Wow, that’s pretty strong stuff.  But, as usual, Voris has a substantial point.  Much of the Church leadership has been far too accomodating of the constantly encroaching tendrils of the culture of death.  As this culture gains influence and its reach extends further and further into US society, a large proportion of bishops have chosen the far easier, but ineffective, “pastoral” approach to the threats this baleful culture poses, instead of standing athwart this path of encroachment and shouting “Stop!”  And so we see Catholic funerals (attended by the Ordinary, no less) for Ted Kennedy, Nancy Pelosi receiving Communion weekly, and numerous other leading lights of the culture of death not only not being challenged, but being welcomed with open arms by the leadership of the Church.  And now, as Voris says, that culture has grown powerful enough to feel able to openly challenge the Church.  I don’t know how this particular suit filed by the communist ACLU will pan out, but I do know that if the leadership of the Church does not stop playing footsie with the purveyors of this totenkopf culture, eventually they will overcome the Church.  That is to say, eventually, these politicians and other elites will take steps to radically reduce, if not eliminate, the Church as an effective voice in the public square.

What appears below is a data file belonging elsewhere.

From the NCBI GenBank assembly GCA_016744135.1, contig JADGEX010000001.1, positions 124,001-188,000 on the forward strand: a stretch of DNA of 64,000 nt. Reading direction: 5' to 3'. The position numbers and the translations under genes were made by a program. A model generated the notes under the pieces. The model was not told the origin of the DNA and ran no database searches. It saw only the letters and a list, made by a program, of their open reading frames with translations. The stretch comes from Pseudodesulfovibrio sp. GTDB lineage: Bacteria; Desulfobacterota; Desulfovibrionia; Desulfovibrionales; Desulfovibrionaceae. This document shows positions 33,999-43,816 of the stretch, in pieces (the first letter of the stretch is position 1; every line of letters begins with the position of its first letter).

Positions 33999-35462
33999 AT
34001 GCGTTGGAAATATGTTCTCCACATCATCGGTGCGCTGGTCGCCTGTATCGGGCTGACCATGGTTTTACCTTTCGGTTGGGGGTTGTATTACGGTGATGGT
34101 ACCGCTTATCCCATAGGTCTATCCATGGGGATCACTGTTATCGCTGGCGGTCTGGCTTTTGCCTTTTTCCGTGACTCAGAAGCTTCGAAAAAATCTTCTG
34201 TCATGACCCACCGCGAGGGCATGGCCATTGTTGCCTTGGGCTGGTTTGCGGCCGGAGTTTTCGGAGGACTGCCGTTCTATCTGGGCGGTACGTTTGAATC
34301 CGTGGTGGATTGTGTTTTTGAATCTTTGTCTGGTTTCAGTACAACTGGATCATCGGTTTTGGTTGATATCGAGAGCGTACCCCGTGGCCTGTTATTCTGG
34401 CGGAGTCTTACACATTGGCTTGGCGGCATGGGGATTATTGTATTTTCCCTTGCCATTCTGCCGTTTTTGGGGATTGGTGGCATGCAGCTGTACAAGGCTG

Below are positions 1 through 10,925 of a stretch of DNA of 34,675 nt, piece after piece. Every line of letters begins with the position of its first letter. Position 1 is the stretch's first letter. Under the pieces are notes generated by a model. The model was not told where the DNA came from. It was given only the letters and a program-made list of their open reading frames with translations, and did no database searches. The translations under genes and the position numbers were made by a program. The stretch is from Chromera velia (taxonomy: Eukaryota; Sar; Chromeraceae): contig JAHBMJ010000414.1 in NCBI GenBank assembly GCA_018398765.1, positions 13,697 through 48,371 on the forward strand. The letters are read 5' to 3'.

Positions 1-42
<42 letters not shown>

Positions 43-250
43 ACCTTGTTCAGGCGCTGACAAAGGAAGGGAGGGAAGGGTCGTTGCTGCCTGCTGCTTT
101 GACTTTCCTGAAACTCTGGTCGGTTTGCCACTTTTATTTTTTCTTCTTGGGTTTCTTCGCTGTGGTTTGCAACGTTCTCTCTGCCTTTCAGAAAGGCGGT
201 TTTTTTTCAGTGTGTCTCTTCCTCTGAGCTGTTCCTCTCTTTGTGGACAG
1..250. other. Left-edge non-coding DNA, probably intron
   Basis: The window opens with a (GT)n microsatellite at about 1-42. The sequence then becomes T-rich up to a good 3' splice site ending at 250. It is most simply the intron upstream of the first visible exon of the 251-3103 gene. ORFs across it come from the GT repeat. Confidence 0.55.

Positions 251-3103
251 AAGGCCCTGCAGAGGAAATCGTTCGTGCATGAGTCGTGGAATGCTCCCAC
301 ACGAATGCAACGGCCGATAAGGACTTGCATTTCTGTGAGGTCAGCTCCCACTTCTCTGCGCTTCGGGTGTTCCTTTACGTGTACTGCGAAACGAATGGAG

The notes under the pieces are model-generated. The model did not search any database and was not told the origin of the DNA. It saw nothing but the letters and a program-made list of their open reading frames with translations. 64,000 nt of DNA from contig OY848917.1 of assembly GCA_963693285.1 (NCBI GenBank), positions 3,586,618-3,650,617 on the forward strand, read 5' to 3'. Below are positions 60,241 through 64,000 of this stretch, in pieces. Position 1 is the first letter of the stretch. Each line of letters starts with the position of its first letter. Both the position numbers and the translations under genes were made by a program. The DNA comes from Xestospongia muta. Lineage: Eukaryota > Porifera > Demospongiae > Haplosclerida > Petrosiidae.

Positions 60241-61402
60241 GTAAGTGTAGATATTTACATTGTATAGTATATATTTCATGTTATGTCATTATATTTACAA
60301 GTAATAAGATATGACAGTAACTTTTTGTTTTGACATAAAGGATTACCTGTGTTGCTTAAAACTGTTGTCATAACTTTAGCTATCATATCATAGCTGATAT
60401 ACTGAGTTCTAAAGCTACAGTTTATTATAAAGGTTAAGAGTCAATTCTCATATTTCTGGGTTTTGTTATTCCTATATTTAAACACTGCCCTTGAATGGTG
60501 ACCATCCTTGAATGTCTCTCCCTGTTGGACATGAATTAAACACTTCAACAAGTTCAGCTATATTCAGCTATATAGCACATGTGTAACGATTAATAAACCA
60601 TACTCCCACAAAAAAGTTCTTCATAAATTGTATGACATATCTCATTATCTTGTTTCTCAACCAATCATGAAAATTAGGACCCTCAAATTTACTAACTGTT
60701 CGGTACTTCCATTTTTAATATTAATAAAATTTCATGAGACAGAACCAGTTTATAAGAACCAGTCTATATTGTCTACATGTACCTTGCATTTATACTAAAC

The time is long past to take a very strong stand for the Faith.  The time is rapidly approaching when the ability to take that stand will be past, and there will be nothing to do but to try to maintain some small shell of the Church from the predations of the world.  This is not inevitable.  But it could be, if the leadership does not radically change its approach, its accomodation, with the world.

Pray for your priests and bishops. Pray that they will come to understand that the pieper must eventually be paid, and that it is far cheaper to pay the price of standing against the culture now, than it will be later.